The presentation aims to reconstruct the outline of history of how the concept of the rule of law was understood and applied in the regime of the European Convention on Human Rights, particularly in regard to ECtHR’s and EComHR’s jurisprudence. Even though the maintenance of the rule of law is one of the goals of the Council of Europe and part of the ECHR’s preamble, historically it was not understood as a source of directly enforceable rights. As stated by the ECtHR in an early judgement in Golder v. the UK, it was, however, a point of reference in interpretation of particular rights and freedoms enshrined in the Convention, particularly when their limitations were at stake. Through this linkage, the ECtHR made some cautious steps to make the rule of law a living and effective concept. It influenced the establishment of standards concerning the quality of laws limiting rights and freedoms (as in Tourancheau et July v. France case) and shaped the understanding of the position of the judiciary under the ECHR. In the latter regard, the ECtHR for a long time displayed a restrained approach and gave a significant leeway to the states in regulating the status and nomination of judges. Nonetheless, in the recent years a different trend might be observed. It seems that the ECtHR developed the standards of the rule of law in the response to the illiberal backlash. The Baka v. Hungary case might be interpreted as a milestone in this regard: the ECtHR declared the violation of Art. 6 § 1 ECHR consisting in terminating the status of a judge via targeted legislation, by which Hungarian authorities wanted to prevent the president of the Hungarian Supreme Court to continue his term. In this ruling, the concept of the rule of law links the standards of the independence of the judiciary – now influenced by soft law of the CoE – with requirements of proper legislation. Moreover, by breathing a new life into Article 18 in the Merabishvili v. Georgia case the ECtHR seems to notice that the rule of law must be defended by preventing the states from executing their illegitimate goals in restricting rights and freedoms. All in all, it might be argued that the approach to the rule of law under the ECHR is in dynamic transformation: the Court seems to pass from restrained interpretation to active support of the rule of law in confrontation with the rise of illiberalism.

Alan Nissel, Capitalism and the Evolution of State Responsibility: How US Law became Binding upon New States and, Ultimately, Everyone Else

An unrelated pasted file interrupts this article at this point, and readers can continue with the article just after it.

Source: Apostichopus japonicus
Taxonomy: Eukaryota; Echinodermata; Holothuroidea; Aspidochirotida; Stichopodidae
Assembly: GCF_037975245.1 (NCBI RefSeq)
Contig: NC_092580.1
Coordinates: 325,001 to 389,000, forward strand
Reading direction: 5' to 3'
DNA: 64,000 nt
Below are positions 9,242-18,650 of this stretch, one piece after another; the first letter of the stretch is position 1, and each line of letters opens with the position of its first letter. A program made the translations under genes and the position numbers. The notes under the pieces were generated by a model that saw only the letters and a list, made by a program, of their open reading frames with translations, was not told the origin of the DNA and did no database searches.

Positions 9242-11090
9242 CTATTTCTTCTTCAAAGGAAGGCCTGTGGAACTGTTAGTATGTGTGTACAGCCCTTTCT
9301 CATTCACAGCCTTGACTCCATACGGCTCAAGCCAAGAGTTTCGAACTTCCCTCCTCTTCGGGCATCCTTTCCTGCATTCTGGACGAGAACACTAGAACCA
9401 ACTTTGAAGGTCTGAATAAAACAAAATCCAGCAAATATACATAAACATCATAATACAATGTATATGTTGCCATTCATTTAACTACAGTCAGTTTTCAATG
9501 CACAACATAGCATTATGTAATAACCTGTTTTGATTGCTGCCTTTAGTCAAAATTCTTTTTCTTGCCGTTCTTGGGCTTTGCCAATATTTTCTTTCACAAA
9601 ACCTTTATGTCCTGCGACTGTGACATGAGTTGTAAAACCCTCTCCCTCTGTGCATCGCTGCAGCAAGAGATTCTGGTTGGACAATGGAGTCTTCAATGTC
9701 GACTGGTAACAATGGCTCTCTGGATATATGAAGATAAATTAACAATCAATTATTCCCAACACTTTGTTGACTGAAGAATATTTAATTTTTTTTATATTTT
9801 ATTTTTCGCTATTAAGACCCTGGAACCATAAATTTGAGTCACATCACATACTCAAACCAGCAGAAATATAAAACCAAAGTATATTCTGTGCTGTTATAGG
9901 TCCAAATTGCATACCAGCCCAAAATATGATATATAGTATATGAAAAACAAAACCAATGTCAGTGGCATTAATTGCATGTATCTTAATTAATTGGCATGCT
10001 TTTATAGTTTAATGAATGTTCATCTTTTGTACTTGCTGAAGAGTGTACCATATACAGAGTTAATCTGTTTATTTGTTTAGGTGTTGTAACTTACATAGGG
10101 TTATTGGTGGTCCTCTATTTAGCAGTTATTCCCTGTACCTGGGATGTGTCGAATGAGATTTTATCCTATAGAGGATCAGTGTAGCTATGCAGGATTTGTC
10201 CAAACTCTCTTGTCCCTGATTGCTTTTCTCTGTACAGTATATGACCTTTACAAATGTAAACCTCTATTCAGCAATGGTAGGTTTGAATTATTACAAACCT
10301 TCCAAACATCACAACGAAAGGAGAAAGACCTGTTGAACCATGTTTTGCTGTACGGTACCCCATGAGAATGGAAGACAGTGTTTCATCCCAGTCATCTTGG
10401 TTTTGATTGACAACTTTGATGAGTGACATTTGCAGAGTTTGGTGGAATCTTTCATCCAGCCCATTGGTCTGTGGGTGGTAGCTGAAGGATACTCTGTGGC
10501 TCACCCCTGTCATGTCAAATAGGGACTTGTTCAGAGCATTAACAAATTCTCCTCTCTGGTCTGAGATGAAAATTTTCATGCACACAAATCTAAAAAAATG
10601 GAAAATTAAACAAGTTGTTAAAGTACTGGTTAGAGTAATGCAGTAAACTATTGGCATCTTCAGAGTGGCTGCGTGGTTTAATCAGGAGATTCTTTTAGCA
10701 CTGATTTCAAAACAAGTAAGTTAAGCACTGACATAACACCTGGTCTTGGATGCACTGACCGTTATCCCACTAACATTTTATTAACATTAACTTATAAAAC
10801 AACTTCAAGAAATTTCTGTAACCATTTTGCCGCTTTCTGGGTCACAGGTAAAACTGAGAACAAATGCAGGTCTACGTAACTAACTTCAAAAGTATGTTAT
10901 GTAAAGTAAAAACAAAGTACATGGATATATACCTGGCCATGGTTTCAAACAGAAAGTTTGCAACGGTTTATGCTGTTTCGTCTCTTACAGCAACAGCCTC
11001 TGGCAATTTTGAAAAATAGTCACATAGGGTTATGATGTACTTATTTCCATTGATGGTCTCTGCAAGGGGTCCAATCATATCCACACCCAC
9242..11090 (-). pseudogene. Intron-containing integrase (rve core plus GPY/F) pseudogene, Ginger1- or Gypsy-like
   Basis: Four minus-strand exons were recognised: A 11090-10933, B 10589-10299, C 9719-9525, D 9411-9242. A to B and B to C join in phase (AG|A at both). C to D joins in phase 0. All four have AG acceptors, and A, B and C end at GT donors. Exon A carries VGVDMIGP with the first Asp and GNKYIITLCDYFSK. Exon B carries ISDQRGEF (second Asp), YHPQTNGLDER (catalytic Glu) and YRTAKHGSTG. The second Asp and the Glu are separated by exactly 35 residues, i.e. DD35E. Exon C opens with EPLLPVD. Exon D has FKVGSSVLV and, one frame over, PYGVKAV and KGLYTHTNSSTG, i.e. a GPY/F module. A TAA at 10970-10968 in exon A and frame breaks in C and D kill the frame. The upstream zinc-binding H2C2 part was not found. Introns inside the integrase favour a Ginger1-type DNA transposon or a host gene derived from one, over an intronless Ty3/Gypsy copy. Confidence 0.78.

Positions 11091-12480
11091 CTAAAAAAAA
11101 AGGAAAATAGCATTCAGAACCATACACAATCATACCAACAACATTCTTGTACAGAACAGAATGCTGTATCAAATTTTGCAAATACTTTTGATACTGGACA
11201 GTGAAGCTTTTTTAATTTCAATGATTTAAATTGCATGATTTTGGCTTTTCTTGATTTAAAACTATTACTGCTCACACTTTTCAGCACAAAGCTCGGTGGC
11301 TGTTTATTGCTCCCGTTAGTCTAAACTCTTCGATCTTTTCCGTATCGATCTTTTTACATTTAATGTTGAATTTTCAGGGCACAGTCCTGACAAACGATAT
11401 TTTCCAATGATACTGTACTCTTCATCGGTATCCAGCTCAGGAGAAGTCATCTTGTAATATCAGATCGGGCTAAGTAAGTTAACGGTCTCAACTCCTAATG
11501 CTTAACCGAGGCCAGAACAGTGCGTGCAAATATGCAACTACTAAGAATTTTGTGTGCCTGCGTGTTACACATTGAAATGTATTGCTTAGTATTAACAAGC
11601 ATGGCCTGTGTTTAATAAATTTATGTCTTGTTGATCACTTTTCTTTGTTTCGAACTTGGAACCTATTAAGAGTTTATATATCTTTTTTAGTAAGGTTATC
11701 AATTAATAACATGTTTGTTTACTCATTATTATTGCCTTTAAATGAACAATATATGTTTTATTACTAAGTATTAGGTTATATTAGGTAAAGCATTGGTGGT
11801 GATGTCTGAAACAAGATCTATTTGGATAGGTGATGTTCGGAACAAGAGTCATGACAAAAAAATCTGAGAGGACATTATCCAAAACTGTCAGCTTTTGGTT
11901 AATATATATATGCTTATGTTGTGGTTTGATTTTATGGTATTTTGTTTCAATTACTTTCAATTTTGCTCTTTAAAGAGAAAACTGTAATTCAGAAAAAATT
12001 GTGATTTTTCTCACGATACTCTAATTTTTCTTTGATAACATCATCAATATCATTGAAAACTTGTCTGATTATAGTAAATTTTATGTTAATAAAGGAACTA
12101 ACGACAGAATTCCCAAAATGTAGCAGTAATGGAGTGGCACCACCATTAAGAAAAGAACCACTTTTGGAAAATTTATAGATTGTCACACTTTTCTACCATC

Since the late nineteenth century, Anglo-American lawyers have employed domestic standards of property protection to hold Latin American governments responsibility for injuries suffered by Western aliens. Barely hidden behind this rule of law mask was a capitalist structure of economic expectations that favored Western over local individuals. The doctrine of state responsibility emerged, historians explain, as a mechanism for fostering the peaceful resolution of international claims. The idea was that arguing over legal norms – by professional lawyers in third party courts and tribunals – was certainly preferable to diplomatic and military alternatives. There is data to point to that indicates a happy correlation: the establishment of state responsibility has coincided with the rise of international arbitration and the demise of force interventions. This result has convinced many that international law, despite its lack of any police force, can finally be described as positive law. Because there are legal consequences for international breaches, international law must be binding. Today, state responsibility is the sacred cow of international lawyers, assuring us of the reality of their cause. However, the doctrine of state responsibility is not just a legal norm of peaceful dispute resolution; neither is it is simply a neutral procedure of international arbitration. It is a framework of capitalist values that was imposed by Anglo-American diplomats to provide better than local protection to their nationals residing in Latin America. The evolution of state responsibility is a story of Anglo-American triumph in the international debates over the international minimum standard of care and about the normative basis for recognizing States, of admitting nations to international organizations and of identifying them as international personalities. The historic success of State responsibility is, thus, not just a rule of law narrative; it is continued evidence of how Western imperial values underpins the primary enforcement regime of international law: State responsibility.